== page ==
Playwright rules out censorship: Miller links screen and street violence

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The Independent Online
ARTHUR MILLER yesterday became the biggest cultural figure yet to draw a link between violence on the screen and the increasing violence on the streets. But the American playwright, one of the great liberal thinkers of the post-war years, refused to advocate censorship.

Articulating a classic liberal dilemma which could almost have come from one of his plays, he said that if censorship of violence occurred it would spread to plays and films about other issues such as abortion.

Mr Miller was speaking at the Young Vic theatre in south London, where his latest play, The Last Yankee, is running before transferring to the West End.

Asked about recent violent events in Britain, including the killing of two-year-old James Bulger in Liverpool, he responded: 'I come from a place where what you've just witnessed happens about 20 times a day. The single major cause of death in the US of black teenagers is gunshot. I think it is an unravelling of the social fabric, sure. You are probably in that respect at the beginning of it. We are in the middle of it.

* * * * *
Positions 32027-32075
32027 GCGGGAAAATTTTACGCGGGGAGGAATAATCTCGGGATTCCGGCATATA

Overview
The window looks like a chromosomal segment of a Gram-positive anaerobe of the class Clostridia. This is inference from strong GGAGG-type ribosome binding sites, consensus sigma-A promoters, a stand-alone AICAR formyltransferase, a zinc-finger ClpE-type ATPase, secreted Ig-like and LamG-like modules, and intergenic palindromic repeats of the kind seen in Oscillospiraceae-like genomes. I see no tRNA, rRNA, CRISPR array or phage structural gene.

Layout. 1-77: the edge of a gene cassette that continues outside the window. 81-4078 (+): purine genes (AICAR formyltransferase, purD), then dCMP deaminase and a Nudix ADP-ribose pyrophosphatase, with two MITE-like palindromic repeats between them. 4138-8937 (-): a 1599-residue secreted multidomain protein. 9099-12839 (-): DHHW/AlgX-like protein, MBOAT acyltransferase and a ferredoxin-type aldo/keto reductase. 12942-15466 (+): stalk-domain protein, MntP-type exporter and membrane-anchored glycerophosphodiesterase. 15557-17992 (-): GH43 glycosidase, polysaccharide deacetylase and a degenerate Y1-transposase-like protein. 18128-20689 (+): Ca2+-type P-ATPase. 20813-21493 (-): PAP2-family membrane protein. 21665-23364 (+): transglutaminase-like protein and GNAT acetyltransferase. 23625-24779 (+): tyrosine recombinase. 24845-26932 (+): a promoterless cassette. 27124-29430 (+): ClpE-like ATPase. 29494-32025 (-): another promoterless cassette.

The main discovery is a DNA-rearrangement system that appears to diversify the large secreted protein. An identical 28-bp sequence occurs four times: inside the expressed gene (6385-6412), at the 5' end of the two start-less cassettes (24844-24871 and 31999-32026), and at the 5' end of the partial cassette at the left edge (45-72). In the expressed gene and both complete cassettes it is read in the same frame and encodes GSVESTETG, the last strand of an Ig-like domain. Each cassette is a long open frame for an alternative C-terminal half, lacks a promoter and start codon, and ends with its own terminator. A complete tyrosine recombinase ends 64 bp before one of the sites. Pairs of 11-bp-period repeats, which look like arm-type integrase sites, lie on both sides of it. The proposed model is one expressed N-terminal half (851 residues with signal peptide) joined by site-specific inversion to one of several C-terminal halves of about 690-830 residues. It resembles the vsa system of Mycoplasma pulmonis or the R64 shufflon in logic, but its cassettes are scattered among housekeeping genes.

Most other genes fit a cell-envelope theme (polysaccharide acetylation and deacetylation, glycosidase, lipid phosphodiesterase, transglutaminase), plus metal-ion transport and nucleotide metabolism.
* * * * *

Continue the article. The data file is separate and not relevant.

'In America there are over 200 million guns - a gun and a half per person. The National Rifle Association is so powerful that apparently the legislators cannot prohibit this.

'We tend to look to ideal figures to tell us how to behave and those are very often in movies or TV; and the violence on American TV is unbelievable. Also the kind of violence is so awful, so automatic. I can't help believing that it's having an effect on the behaviour of people.

'When I was a child, if I was afraid of something, I would think of one of my cowboy heroes. I had a model. But now there's nothing but the cynically created figures in some studio made up by people who become millionaires doing it. But I can't advocate censoring it.'

When asked if he, in his position, should not be advocating exactly that, Mr Miller, 77, said: 'It may be that I should be arguing for censorship. But I will tell you why I don't. I haven't yet met anyone whose judgement on what to censor is perfect. The next thing they will be censoring is a show on abortion . . .'

He said there were still ways in which people could express their disapproval, such as writing to programme makers and sponsors to complain.

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